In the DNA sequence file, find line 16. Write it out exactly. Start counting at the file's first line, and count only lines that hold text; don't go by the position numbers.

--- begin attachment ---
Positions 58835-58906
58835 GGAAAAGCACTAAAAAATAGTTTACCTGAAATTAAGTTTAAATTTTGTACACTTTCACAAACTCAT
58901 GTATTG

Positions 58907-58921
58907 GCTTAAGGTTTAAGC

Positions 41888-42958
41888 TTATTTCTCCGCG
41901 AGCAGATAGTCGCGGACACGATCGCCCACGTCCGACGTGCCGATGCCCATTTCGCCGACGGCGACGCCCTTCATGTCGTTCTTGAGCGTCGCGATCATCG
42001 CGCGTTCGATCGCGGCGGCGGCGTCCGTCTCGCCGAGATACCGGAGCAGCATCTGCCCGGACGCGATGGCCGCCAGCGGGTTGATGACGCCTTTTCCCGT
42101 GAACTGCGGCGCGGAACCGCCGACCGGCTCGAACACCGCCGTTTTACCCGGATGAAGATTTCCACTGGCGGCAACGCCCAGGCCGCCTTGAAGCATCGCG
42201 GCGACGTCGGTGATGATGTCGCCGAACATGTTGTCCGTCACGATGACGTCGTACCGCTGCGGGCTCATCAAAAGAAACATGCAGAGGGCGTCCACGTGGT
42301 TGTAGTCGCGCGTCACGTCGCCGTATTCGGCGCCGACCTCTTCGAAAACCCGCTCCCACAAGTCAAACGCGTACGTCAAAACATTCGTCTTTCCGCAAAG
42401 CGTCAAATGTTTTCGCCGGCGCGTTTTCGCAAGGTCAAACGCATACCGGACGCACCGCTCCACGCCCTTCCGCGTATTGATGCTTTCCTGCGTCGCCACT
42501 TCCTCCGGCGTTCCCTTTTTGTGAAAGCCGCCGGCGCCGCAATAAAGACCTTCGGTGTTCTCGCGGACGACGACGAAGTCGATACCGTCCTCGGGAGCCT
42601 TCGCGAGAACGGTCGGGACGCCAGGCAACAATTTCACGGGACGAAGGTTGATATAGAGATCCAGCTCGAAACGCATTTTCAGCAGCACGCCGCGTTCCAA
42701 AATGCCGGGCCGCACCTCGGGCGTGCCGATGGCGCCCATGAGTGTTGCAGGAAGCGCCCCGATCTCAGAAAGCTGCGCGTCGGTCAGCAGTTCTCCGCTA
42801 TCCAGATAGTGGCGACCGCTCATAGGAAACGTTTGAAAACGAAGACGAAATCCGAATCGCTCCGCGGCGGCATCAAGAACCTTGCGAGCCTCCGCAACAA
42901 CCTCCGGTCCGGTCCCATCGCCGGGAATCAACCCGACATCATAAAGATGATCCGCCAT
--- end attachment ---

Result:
42701 AATGCCGGGCCGCACCTCGGGCGTGCCGATGGCGCCCATGAGTGTTGCAGGAAGCGCCCCGATCTCAGAAAGCTGCGCGTCGGTCAGCAGTTCTCCGCTA